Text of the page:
Opinion, WoW

Fighting fire with…

Here is a guest post courtesy of Seb, who is both scarily tall and able to speak Japanese.  And he’s Swedish and stuff.  I uh… look, I don’t know how to introduce him when he does it himself in the next paragraph, OK?

Hello! I’m Clavicus and I’m here to talk about fragility. But first, some semblance of an introduction.

I play an Arcane Mage in the Fancy Hat Club, and I’ve been raiding with Chayah since a bit into the Burning Crusade, first as a Paladin tank, then as a Mage, and since a few weeks after the realease of Ulduar, I’ve been arcane and loving it. That’s why I humbly asked C if he’d like me to write something for this excellent piece of internet publishing and he sounded enthusiastic. Then came the process of finding something to write about that would actually be of some sort of interest to Shamans, since they are the primary target audience for this Blog.

That’s when I thought of fragility, because if there’s one thing I bring to raids (beyond buffing intellect and begrudgingly summoning tables) it’s death. My death, to be more exact. (Although our resident Warlock does give me a good run for most-deaths-per-raid) But why is this? Why do I die more than our other raiders?

To start at the beginning, Mages wear cloth. Cloth is comfortable, it sweeps very well in the wind and if you wear a robe, you instantly look like a caster-y person (No, I will never forgive Blizzard for the atrocity that is Mage tier 8). The problem with cloth is that it is, well, paper-thin and is rarely statted in any way to help keep it’s wearer alive. A quick armory-check gives Clavicus 12.66% melee damage reduction, my alt rogue in decent enough heroic gear weighs in on 29.77% and 39% combined dodge and parry chance. Chayah sits on a massive 49.05% reduction. Even at this stage you notice that some of the heavier-equipped classes have a substantial chance of surviving a blow that would make my poor mage no more than a stain on the flagstone.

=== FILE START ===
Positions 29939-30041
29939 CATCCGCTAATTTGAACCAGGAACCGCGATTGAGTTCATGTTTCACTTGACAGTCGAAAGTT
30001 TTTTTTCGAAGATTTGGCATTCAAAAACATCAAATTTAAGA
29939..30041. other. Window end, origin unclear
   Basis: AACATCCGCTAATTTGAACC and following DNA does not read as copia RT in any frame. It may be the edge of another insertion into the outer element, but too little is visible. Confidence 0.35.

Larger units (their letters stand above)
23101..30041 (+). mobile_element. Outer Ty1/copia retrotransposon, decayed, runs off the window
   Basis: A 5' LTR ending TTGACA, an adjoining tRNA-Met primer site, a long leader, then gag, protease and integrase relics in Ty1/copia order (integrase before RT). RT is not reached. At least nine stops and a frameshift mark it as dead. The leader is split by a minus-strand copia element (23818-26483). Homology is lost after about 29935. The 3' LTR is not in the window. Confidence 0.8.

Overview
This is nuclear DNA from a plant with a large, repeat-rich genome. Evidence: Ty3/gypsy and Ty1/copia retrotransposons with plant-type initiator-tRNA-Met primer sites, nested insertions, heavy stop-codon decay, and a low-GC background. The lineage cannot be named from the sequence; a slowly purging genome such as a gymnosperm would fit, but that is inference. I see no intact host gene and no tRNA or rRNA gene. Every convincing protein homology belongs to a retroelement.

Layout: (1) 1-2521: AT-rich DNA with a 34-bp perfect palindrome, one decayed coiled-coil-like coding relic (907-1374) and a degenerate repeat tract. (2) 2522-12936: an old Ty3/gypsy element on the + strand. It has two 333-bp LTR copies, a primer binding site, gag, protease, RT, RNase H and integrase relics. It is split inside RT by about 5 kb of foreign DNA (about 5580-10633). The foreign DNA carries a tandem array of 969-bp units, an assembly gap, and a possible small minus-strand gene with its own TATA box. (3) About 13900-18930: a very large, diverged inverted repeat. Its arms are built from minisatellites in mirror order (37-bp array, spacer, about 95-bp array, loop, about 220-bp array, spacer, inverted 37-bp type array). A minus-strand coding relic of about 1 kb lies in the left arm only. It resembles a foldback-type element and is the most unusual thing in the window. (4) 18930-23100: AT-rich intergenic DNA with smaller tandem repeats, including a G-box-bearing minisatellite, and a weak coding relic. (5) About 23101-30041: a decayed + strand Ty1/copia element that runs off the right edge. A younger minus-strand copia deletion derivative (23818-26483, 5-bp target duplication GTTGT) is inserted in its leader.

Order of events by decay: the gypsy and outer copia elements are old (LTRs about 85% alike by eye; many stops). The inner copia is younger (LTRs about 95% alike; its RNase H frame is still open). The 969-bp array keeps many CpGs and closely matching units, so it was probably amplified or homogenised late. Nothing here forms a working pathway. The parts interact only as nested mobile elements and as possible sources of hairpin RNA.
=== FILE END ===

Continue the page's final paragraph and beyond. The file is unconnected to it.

But that is simply melee, and if you get hit in melee in any sort of boss fight, unless you’re a big bad tank, you’re doing something wrong. What else can be the cause of a player suddenly taking a dirt nap? One of the more obvious reasons is the player in question standing in fire and the healers having something more important to heal. Survivability takes a large part in this, and most classes and specs have at least one trick up their sleeve to help avoid that last fatal attack. Ice Block has saved my skin so many times I don’t even know where to start, Blink is a great way of getting somewhere fast (notable places include Sindragosa and possibly Blood Queen) and invisibility is a great tool for avoiding repair bills, and I haven’t even mentioned Magic Absorption yet. Other classes that are less.. gifted in the areas of direct avoidance can either heal themselves, lose all aggro or wears plate.

Then there is the crux of actually using these abilities. Most of the activated abilities have a cooldown of a few minutes. Divine Shield has a 5 minute cooldown, Ice Block’s is 4 minutes (assuming it is talented). Soulshatter has a 3 minute cooldown and Nature’s Swiftness, although most often used to keep other people alive, has a 2 minute cooldown, the same as Dispersion. This means that they can only be used a few times per fight, although some are only needed once, if at all. (Soulshatter, Vanish and Invisibility come to mind, possibly Feign Death aswell) For the ones that don’t modify threat, however, the cooldown adds an element of risk to the party. If you use your ability now, will it be ready by the next time you find yourself in a pinch? If you don’t use it, will you die? This is the reason why my level 34 troll shaman still has 9 of his super sticky glues left, why I almost never use my healthstone and why I always carry 20 portal and teleport runes. Because some day they might come in really handy.